On Sunday, July 12th, Anne and David Guy led me on a walk through Norton Folgate. After seeing
this wonderful area, which is both an expanse of irreplaceable architectural and social history AND
a living, breathing neighborhood, the idea that London’s greedy developers could even consider knocking it down to make way for still more ugly skyscrapers seemed insane. To this American’s eyes, London’s singular beauty is fast being destroyed by the largely-silly shapes — and long shadows — of its slick, new high rises. Of those high rises which have already been erected, very few successfully meet the ground, or respect the scale of their immediate surroundings (i.e. architects have a hard time understanding that the streets and walkways which encircle their towering creations MUST somehow be made into inviting spaces, as opposed to windswept, concrete canyons). Although I wasn’t able to be one of the 500 souls who showed up to link their hands in protest, I was there in spirit.
Congratulations for “standing up and being counted”. And we’ll done to Tower Hamlets Council for not being cowered by the ruthless developers. Keep vigilant and keep optimistic. It’s a valuable asset to the area historically, socially, culturally and economically. People power can win!
Yes, as Hilary says, good for you for taking the time to stand up and be counted. Do keep an eye on what’s going on and shine a light on it. I had no idea that all of this was going on – not that I live in London, but it’s a pretty big change to a beautiful part of our capital city.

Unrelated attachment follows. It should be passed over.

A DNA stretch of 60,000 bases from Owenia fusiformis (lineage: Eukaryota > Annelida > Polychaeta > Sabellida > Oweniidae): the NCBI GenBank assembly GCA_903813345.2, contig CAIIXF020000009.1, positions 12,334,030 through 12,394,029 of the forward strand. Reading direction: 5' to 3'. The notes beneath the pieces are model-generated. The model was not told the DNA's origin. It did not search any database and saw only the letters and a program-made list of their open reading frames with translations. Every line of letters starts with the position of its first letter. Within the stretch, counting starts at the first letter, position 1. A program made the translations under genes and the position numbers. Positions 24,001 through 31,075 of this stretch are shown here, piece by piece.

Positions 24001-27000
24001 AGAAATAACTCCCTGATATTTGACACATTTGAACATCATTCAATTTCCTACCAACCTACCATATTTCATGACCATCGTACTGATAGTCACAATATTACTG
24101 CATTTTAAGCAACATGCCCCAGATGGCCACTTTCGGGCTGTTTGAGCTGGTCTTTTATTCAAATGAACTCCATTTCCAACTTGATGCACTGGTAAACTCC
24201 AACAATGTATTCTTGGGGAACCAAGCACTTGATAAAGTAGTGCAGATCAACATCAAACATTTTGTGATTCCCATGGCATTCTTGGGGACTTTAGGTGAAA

That Spitalfields sham facade is very, very odd!
All best wishes
It was a long journey to make a protest but what a good cause and in the end a splendid outcome although I have no doubt you will be ready to protest again should the need arise. Yet again you have given us an extremely interesting insight into the history of this particular area of London and the problems it is now facing. Well done for making the effort. Janet.
A really interesting account of the event and great that you were there for such an important cause. I agree with your last comments and concern about appeals being lodged. Local decisions often seem to get overturned at higher levels.
Good to see people power still rules … although as you say it looks like the fight is not over yet.
Congratulations on making the journey to London and helping to fight British Lands proposal. It is sad that these beautiful old buildings and communities are being destroyed just so that a company can profit. I wish everyone connected with this protest well and hope you all succeed in your quest.